Ecological impacts of climate change on the snow leopard (Panthera unica) in South Asia

Impactos ecológicos da mudança climática no leopardo-da-neve (Panthera uncia) no sul da Ásia

F. A. Kazmi F. Shafique M. U. Hassan S. Khalid N. Ali N. Akbar K. Batool M. Khalid S. Khawaja About the authors

Abstract

Snow leopard (Panthera unica) is a felid which lives in the highly rugged areas of alpine regions in different mountain ranges of South and Central Asia. This solitary animal needs large spaces for its ranges but due to climate change and relatively faster rate of global warming in South Asian mountain ranges, its habitat is going to shrink and fragment by tree-line shifts and change in hydrology of the area. Vegetative modification of montane flora and competition with domestic goats will create its prey’s population to decline along with a chance of a direct conflict and competition with the common leopard. Common leopard being more adaptable, grouped, and larger in size can be a significant stressor for a smaller and solitary snow leopard. Habitat would shrink, and snow leopard can possibly move upslope or northward to central Asian ranges and their predicted migratory patterns are unknown.

Keywords:
snow leopard; South Asia; Himalaya; Karakorum; climate change; habitat loss

Resumo

O leopardo-das-neves (Panthera uncia) é um felídeo que vive nas áreas altamente acidentadas das regiões alpinas, em diferentes cadeias de montanhas do sul e do centro da Ásia. A revisão atual tem o objetivo de abordar a questão da possível perda de hábitat do leopardo da neve em razão da interferência humana nas montanhas do sul e do centro da Ásia. Esse animal solitário precisa de grandes espaços para suas faixas, mas, devido às mudanças climáticas e à taxa relativamente mais rápida de aquecimento global nas cadeias montanhosas do sul da Ásia, seu hábitat vai encolher e fragmentar-se por mudanças nas linhas de árvores e na hidrologia da área. Este artigo teve o objetivo de rever vários estudos sobre os impactos das mudanças climáticas em um futuro próximo e distante sobre os hábitats do leopardo-da-neve. O estudo revelou que a modificação vegetativa da flora da montanha e a competição com cabras domésticas poderiam ocasionar na diminuição da população de suas presas, com a chance de um conflito direto e competição com leopardo comum. Leopardo comum sendo mais adaptável, agrupado e maior em tamanho pode ser um estressor significativo para um leopardo-da-neve menor e solitário. Conclusão: devido ao encolhimento do hábitat, o leopardo-da-neve pode, possivelmente, mover-se para cima ou para o norte, para faixas da Ásia Central com padrões migratórios não previstos.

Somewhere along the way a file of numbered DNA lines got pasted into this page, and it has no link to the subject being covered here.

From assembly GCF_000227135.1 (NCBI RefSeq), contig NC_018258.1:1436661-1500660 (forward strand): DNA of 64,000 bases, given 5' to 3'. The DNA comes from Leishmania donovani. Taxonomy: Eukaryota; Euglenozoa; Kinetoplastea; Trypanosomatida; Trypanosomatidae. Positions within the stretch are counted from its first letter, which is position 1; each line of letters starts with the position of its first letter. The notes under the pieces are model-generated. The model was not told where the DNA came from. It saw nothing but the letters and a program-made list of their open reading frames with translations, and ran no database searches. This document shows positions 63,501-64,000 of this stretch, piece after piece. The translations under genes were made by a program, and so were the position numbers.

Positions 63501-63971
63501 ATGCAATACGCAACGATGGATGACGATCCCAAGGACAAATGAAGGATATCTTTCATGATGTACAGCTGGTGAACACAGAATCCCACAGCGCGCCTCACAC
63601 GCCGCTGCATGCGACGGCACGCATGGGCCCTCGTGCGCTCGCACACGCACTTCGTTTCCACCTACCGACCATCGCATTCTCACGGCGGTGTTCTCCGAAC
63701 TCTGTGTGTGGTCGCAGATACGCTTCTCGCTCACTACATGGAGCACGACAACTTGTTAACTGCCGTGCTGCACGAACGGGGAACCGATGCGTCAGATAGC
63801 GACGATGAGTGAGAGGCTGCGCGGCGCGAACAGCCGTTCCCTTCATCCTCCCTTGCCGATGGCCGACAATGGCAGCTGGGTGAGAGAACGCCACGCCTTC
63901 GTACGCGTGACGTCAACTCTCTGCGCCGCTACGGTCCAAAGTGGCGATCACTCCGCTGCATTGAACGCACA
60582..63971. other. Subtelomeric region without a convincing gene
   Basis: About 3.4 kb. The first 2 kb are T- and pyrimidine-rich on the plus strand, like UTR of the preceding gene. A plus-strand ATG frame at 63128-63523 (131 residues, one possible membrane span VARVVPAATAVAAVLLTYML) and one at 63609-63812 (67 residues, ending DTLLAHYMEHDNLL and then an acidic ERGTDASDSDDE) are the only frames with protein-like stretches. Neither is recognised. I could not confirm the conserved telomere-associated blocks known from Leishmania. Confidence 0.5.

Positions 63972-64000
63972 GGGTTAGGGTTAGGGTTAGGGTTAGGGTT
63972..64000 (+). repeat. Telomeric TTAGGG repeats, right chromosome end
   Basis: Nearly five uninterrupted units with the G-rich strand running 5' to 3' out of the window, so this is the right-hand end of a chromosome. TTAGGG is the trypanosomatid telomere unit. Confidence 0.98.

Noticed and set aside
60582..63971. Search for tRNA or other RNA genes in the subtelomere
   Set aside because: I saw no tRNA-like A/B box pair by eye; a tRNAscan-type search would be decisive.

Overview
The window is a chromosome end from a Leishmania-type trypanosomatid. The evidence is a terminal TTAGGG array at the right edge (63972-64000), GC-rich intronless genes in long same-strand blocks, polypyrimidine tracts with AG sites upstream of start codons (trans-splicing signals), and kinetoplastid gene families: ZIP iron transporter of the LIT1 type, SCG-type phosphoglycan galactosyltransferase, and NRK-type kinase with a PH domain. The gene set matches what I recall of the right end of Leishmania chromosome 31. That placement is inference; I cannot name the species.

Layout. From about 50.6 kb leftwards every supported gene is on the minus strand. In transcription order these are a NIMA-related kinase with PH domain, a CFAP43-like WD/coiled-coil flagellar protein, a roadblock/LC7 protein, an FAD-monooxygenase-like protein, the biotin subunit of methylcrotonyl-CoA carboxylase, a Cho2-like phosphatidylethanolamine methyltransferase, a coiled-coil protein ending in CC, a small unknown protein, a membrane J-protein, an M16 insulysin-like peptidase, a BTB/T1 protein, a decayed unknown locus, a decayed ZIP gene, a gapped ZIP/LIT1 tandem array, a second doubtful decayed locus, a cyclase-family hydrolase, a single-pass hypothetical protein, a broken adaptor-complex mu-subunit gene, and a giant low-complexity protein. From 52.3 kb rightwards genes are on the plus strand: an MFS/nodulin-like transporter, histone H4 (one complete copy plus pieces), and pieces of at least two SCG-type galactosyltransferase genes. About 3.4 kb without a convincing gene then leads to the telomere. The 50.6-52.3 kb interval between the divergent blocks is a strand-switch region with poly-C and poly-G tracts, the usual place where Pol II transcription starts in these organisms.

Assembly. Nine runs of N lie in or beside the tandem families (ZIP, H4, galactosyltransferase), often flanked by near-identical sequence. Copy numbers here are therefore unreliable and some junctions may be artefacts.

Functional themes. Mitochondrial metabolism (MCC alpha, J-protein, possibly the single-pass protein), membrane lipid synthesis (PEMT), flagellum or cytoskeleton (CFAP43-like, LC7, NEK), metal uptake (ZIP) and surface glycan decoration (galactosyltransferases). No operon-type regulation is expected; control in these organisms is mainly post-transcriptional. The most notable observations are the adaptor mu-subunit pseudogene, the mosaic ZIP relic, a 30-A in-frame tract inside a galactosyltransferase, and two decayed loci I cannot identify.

Palavras-chave:
leopardo-da-neve, Sul da Ásia, Himalaia, Karakorum, mudanças climáticas; perda de hábitat

1. Introduction

The great age of mammals in the Himalayas need not be over unless we permit it to be. For epochs to come the peaks will still pierce the lonely vistas, but when the last snow leopard has stalked among the crags and the last markhor has stood on a promontory, his ruff waving int the breeze, a spark of life will have gone, turning the mountains into stones of silence. (Schaller, 1982SCHALLER, G.B., 1982. Stones of silence: Journeys in the Himalaya. Toronto: Bantam Books.).

With these lines Schaller started his book Stones of Silence, in which he admits the importance of life in the heights that would be empty if conservation is ignored. This view is rather literary but there are more scientific reasons to conserve the keystone species of high South Asian mountains.